by Rex Clementine

West Indies domination of cricket was nearing to an end towards the late 1980s and a new force in world cricket had emerged. Allan Border had built his Australian side in his own image; tough, uncompromising, and brutal. Border’s success wasn’t unprecedented, but his successors Mark Taylor and Steve Waugh were untouched. England never came close to beating the Aussies in the Ashes in that era. It finally ended in 2005, when Ricky Ponting, having won a World Record 21 consecutive ODIs surrendered the Ashes. But how did England do it?

If West Indies domination of world cricket was owing to pure talent and the sharp cricketing brain of Clive Lloyd, Australia’s success that started in 1980s was due to science. Australian sports were going through significant change adding science to sporting excellence. Every sport had a center for excellence and cricket was no exception. Not just video analysis and coaches being fed umpteen details about oppositions batsmen and bowlers but even other key areas like physiotherapy had gone through significant change. The result was Australian dominance of the sport.

When Lord Ian MacLaurin, the Chairman of Tesco and Vodafone, became the Chairman of England and Wales Cricket Board in 1997, he was looking at means to make English cricket strong and vibrant again.

While there were many leading figures that were recruited to look at the marketing side of English cricket, former Zimbabwe captain Duncan Fletcher was put in charge of running the cricket team. There were suggestions like making county cricket a two-tier competition and making players centrally contracted to ECB. That meant that the governors of the sport could prevent players from being excessively exposed to county cricket. As a result, they were fresh for Test cricket.

So, in that 2005 campaign where England regained the Ashes, they had Steve Harmison, Simon Jones, Matthew Hoggard and Andrew Flintoff all fresh and the rest is history.

Masterstrokes by individuals has helped win the Ashes. Take the case of Sir Pelham Warner for example. Those of you who have been to Lord’s will remember the Warner Stand. He is a legend of the game. He changed the course of the Ashes not due to his ability to pile up double hundreds or match bag of ten wickets, but due to his diligent work as an administrator.

England had lost the Ashes in 1930 as a certain Don Bradman had smashed a world record even to date 974 runs in five Tests. For the return series in Australia, England had to get their act together.

Warner was England’s Chairman of Selectors and Manager on tour. He chose a combative Douglas Jardine to captain the side and armed him with two Nottinghamshire bowlers – Harrold Larwood and Bill Voce, the Ashes was regained. Jardine ordered the bodyline theory, or the leg theory and Bradman was made to look a pale shadow of his former self. Bradman’s had been made to look a mere mortal.

At times, The Ashes has been a bit of a family affair. Ever heard of Vic Richardson? He was the grandfather of two of leading Australian cricketers – Ian and Greg Chappell. Richardson, an opening batsman went onto captain Bradman. Chatting cricket at home with his prodigiously talented grandson Ian Chappell, Richardson once said, ‘If you ever get the chance to captain Australia, don’t do it like a Victorian.’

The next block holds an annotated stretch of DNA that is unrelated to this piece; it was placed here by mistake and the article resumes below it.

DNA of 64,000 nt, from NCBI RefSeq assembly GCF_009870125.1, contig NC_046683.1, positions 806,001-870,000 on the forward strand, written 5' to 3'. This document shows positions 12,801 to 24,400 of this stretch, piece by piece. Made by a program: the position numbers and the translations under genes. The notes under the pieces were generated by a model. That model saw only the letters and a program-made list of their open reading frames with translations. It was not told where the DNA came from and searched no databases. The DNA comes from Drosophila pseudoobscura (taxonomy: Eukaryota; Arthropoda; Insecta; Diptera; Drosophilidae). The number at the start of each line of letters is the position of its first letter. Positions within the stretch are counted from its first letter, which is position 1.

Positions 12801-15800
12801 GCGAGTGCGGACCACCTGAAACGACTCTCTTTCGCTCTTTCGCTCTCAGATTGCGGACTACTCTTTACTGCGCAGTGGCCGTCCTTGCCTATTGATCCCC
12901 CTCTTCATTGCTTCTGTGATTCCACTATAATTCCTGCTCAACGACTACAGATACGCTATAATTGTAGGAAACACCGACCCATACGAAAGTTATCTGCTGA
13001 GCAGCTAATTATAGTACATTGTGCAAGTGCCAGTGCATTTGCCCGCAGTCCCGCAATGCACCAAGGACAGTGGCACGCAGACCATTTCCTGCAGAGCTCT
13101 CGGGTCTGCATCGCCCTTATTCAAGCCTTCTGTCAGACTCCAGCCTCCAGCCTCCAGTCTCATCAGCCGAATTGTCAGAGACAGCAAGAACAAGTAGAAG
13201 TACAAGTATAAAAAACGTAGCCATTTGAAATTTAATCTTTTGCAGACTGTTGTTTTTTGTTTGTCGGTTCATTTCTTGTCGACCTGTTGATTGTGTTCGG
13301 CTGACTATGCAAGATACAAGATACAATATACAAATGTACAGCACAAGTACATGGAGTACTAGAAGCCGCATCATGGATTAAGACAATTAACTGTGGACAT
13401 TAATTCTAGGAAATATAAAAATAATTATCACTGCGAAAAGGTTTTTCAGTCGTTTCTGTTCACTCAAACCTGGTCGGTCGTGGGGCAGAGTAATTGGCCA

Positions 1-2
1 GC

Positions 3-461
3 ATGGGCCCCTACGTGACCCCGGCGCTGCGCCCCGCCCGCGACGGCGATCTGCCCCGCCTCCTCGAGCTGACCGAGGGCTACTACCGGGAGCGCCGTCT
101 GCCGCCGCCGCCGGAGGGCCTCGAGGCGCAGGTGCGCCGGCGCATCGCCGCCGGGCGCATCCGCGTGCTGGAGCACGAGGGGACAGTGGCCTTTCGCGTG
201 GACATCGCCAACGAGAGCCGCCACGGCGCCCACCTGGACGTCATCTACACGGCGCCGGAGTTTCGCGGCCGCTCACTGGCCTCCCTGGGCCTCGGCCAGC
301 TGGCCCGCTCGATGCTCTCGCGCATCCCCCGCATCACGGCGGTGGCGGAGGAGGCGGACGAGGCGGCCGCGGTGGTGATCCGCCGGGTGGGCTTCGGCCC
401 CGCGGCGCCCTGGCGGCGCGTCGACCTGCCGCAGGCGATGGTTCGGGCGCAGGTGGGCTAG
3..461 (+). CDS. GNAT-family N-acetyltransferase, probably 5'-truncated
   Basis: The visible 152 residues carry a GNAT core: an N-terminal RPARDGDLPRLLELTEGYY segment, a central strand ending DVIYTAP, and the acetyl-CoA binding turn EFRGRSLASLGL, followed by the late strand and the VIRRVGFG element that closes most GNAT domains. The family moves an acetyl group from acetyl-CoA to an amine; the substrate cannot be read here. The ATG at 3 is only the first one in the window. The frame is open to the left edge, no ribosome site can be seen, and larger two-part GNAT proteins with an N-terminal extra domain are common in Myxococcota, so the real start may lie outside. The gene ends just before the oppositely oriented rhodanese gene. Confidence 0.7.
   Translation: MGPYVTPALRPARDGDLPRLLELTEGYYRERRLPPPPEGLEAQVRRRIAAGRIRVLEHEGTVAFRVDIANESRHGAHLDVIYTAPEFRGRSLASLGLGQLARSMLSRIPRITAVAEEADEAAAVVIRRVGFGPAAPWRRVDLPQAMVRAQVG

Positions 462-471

What Richardson meant was that those players from the state of Victoria, of which Melbourne is the capital tend to lead sides rather defensively. Ironically, Ian Chappell succeeded Bill Lawry as Australia’s captain. Lawry of course is a famous son of the state of Victoria.

Lawry in fact had been sacked as captain and got to know about it from the radio. Chappell ensured that he didn’t suffer a similar fate and took on the establishment on numerous occasions. On the field, he was an aggressive captain and was extremely successful. Bradman’s Test aggregate of 6996 runs remained an Australian record for over 30 years before Richardson’s other grandson Greg broke it. He was the first Australian to get to 7000 Test runs an arguably one of the finest batters of our generation. There was a third grandson of Richardson, who played The Ashes. Trevor Chappell is unfortunately known for the wrong reasons – bowling the underarm that earned the condemnation of world cricket.

There are other cricketing families involved in the Ashes. Obviously, the Waugh twins piled up runs and were a thorn in the English flesh and they had 16 Ashes hundreds between them. Steve Waugh was part of an Australia side that lost the Ashes only once while Mark never lost the Ashes. Quite remarkable indeed.

Stuart Broad is making a name for himself having made the dangerous David Warner his bunny. He has now dismissed the left-hander 17 times in Test match cricket.

Broad, the veteran of 165 Test matches, has taken 11 wickets in the first two Ashes Tests in this series and could end up as the leading wicket taker this summer. While his cricketing excellence is appreciated by peers and opponents, he may not have many friends in the Australian dressing room having refused to walk after edging to first slip on a previous Ashes series.

Stuart’s father Chris was an accomplished batsman and was Player of the Series in 1986-87 as England won the Ashes in Australia. The senior Broad equaled the record of Jack Hobbs and Walter Hammond scoring three consecutive hundreds in Ashes Tests. Like son, he’s known for his on-field antics as he smashed the stumps in the Sydney Test after being bowled.

Broad is now an ICC Match Referee and some call him a poacher turned gamekeeper. Chris doesn’t spare his son as in 2020 he fined Stuart 15% of his match fee for using offensive language after dismissing Yasir Shah. After the fine, Stuart tweeted, ‘dad’s off the Christmas card & present list.’